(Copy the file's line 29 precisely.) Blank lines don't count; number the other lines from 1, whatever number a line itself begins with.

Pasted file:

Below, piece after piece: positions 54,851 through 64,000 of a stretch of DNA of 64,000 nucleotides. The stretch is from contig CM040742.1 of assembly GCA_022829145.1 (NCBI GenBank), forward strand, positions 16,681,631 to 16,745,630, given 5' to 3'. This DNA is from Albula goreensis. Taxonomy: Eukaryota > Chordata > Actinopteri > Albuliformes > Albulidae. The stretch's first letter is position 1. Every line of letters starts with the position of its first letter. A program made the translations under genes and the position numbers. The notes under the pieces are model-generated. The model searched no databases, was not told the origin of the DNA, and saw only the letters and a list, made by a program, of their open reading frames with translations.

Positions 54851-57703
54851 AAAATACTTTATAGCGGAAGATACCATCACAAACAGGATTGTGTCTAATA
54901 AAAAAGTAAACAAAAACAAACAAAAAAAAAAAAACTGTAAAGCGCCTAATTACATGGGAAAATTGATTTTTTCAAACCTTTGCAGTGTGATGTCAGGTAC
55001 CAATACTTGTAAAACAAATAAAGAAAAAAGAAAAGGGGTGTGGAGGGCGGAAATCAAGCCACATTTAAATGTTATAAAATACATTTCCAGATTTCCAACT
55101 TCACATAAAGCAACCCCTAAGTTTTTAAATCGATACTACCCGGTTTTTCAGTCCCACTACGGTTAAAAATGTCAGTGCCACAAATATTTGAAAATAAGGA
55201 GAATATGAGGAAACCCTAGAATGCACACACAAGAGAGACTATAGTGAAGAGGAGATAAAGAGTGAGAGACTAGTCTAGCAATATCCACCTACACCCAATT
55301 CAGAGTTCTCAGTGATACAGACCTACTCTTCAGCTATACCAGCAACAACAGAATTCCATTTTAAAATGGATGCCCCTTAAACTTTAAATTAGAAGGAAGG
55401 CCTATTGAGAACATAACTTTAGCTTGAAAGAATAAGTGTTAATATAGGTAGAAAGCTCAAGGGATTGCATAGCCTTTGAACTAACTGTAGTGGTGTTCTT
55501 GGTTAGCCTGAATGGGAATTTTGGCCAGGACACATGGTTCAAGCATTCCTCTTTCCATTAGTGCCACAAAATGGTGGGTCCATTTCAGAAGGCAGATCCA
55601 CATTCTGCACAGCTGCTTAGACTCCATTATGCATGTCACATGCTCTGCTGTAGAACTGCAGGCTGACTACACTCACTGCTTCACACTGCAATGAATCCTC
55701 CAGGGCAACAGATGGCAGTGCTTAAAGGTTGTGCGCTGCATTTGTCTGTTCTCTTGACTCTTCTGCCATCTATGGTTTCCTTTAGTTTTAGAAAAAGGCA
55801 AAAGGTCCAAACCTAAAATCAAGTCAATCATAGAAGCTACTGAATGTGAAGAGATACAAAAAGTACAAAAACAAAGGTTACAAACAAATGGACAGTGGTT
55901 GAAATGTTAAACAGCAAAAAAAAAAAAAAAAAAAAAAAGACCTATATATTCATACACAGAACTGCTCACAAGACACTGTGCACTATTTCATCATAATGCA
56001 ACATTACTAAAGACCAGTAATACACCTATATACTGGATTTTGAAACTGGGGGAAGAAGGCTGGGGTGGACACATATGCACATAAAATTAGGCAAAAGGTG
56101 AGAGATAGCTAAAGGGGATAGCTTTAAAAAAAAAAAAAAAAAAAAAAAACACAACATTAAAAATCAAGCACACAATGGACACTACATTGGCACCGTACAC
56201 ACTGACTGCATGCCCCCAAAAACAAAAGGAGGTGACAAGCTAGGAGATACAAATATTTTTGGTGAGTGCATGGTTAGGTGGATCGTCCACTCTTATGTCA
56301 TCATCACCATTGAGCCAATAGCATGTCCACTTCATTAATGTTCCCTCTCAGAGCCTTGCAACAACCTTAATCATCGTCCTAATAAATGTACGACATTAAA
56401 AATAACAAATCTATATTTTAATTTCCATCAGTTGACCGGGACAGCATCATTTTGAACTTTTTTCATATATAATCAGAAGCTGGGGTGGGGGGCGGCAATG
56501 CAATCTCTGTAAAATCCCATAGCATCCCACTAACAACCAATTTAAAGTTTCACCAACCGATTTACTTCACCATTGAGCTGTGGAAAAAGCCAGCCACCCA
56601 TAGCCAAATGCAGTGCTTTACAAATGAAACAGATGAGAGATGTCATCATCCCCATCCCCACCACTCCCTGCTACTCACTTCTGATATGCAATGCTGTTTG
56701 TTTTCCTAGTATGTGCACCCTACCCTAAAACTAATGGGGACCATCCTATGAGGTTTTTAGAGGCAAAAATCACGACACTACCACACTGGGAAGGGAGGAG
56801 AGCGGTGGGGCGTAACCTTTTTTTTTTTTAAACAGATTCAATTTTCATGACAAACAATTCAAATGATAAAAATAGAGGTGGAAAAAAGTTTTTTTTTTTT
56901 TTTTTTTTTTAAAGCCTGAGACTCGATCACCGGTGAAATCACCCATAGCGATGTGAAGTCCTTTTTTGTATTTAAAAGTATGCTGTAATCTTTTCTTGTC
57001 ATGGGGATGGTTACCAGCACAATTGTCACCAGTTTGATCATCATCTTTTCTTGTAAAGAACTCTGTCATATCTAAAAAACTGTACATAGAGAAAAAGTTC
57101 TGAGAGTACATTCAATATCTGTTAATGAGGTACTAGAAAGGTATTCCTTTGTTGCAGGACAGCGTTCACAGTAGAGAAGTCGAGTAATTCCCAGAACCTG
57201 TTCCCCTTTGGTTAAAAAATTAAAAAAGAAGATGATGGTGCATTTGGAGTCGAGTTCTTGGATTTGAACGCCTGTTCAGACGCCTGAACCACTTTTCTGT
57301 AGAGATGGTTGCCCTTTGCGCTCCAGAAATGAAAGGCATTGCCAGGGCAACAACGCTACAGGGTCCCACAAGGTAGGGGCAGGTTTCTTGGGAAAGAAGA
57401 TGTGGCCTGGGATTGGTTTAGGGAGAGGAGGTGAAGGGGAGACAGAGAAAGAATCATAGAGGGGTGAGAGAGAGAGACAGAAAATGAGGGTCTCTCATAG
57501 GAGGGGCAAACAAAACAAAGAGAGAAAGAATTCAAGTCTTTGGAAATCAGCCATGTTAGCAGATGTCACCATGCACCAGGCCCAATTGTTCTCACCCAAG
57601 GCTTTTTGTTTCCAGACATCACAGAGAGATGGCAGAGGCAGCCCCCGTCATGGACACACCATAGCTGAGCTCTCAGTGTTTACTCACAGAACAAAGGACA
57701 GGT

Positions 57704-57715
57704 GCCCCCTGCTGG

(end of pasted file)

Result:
57401 TGTGGCCTGGGATTGGTTTAGGGAGAGGAGGTGAAGGGGAGACAGAGAAAGAATCATAGAGGGGTGAGAGAGAGAGACAGAAAATGAGGGTCTCTCATAG